Assignment Template by alicejenny

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									                           THINKTANK ASSIGNMENT TEMPLATE
                                    Mary Stewart mstewart3@fsu.edu

       Translating your personal knowledge of art and design into inventive assignments for
freshmen can be a daunting task. The actions you take intuitively may be totally foreign to
beginners. Use 11-point Times New Roman for body text, and 13 point for the assignment title.

      Title: An inventive or memorable title immediately attracts attention.

      Problem: What will the students do? Describe the assignment in one to three sentences.
       Stick with essentials: details on why and how will follow in sections on objectives and
       strategy.

      Objectives/Assessment Targets: What will students gain from this assignment? What will
       they come away knowing? The objectives can be technical, intellectual, inquiry-based—
       just make them concise and useful to students and instructors. It helps when objectives lead
       to tangible results: if you can’t see it, you can’t grade it! Thumbnail sketches, maquettes,
       and rough drafts provide evidence of creative process, so encourage their use.

      Materials: List the tools, equipment and supplies needed.

      Strategy: How will the work be accomplished? As appropriate, identify the thinking
       processes and organizational methods required.

      Key Questions: List three or four questions students need to ask themselves as they
       complete the assignment. Examples:
             Experiment with rectilinear, curvilinear, geometric and organic shapes. Which shape type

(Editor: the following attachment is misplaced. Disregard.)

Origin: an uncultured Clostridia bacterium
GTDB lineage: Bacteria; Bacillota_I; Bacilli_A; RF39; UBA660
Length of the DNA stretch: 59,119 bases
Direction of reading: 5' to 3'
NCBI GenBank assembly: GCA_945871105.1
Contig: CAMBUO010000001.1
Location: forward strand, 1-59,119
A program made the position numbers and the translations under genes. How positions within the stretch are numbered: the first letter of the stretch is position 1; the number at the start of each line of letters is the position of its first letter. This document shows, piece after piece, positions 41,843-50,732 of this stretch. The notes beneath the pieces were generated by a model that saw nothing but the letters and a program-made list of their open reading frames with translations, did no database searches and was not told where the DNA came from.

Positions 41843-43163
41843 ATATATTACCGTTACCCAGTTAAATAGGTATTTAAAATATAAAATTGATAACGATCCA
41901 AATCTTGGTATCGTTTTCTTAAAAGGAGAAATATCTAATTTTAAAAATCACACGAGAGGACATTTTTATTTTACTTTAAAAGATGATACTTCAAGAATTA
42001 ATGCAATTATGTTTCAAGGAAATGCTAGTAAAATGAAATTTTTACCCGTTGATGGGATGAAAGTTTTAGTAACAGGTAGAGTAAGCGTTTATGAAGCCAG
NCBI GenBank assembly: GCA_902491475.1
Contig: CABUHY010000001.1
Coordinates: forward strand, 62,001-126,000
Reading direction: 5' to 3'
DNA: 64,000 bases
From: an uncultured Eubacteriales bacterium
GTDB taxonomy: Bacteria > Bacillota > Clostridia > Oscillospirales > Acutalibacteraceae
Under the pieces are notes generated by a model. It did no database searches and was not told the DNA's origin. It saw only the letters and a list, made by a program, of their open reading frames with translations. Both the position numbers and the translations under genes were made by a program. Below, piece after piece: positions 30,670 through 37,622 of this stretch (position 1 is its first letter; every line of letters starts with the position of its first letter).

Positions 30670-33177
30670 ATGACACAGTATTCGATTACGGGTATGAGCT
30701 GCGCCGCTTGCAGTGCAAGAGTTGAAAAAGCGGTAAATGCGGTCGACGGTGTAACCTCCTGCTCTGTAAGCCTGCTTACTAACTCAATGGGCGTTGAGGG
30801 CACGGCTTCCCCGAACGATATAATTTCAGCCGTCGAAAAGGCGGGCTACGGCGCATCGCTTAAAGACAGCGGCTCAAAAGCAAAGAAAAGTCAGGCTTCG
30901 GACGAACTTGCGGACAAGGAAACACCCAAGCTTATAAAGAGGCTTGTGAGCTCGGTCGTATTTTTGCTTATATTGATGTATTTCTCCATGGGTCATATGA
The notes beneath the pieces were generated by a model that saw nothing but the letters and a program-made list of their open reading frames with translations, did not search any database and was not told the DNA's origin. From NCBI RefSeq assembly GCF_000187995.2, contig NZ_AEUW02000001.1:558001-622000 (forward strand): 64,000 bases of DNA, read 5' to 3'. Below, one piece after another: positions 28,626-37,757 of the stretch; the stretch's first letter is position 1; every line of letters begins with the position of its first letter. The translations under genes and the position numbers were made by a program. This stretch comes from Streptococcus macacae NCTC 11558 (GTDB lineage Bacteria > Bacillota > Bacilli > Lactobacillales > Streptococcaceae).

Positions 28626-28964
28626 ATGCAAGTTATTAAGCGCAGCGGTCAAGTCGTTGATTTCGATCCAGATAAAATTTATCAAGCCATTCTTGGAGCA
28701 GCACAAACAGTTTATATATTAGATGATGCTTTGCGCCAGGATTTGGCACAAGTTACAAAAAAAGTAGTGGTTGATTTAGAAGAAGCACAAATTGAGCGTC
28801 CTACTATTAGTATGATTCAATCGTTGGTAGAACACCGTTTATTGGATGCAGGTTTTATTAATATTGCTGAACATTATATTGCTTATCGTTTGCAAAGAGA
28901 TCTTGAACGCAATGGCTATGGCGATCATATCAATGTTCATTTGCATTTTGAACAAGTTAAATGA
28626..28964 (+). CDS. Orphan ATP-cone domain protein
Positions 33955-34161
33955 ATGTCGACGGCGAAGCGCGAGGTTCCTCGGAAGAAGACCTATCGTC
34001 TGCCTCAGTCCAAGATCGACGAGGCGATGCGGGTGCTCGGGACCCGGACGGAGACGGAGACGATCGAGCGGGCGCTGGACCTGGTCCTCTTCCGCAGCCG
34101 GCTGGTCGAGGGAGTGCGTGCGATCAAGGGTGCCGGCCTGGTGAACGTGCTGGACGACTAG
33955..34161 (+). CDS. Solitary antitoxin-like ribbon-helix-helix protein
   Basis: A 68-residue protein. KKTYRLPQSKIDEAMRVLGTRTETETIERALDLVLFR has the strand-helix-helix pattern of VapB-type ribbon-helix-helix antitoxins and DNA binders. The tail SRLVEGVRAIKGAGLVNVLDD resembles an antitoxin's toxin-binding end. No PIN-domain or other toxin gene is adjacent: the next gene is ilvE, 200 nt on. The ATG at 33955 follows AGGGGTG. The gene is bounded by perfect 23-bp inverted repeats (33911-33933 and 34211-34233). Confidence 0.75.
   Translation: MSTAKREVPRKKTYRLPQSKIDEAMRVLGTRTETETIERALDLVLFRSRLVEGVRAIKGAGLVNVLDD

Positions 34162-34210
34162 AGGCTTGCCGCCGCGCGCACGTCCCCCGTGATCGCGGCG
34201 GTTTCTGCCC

will best express your idea?
             What happens when negative and positive shapes begin to fuse together?
             What happens when you combine flat solid shapes with gradated or transparent shapes?

      Critiquing Strategy: Determine the type of critique best suited to the problem and work out
       the logistics. Using a variety of techniques increases student involvement.

      Timetable: As appropriate, determine due dates for various stages in the problem as well as
       the final deadline.

      OPTIONAL: Add section called “Examples.” List readings or artists whose work is related
       to the assignment. Since freshmen generally know little or nothing about contemporary art,
       it is especially important to show recent as well as historical examples. You can also add a
       brief section called “Notes to emerging educators” if you wish.

      Author. Give your name, institution, contact info and up to 60-word bio. This is a good
       time for some quiet self-promotion: use it well! Assignments that exceed the bio word
       limit will not be accepted, so please do a word count before you submit your assignment.

      SAMPLE TT ARCHIVE/FUTURE FORWARD SUBMISSION FOLLOWS.

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                                           LINE DYNAMICS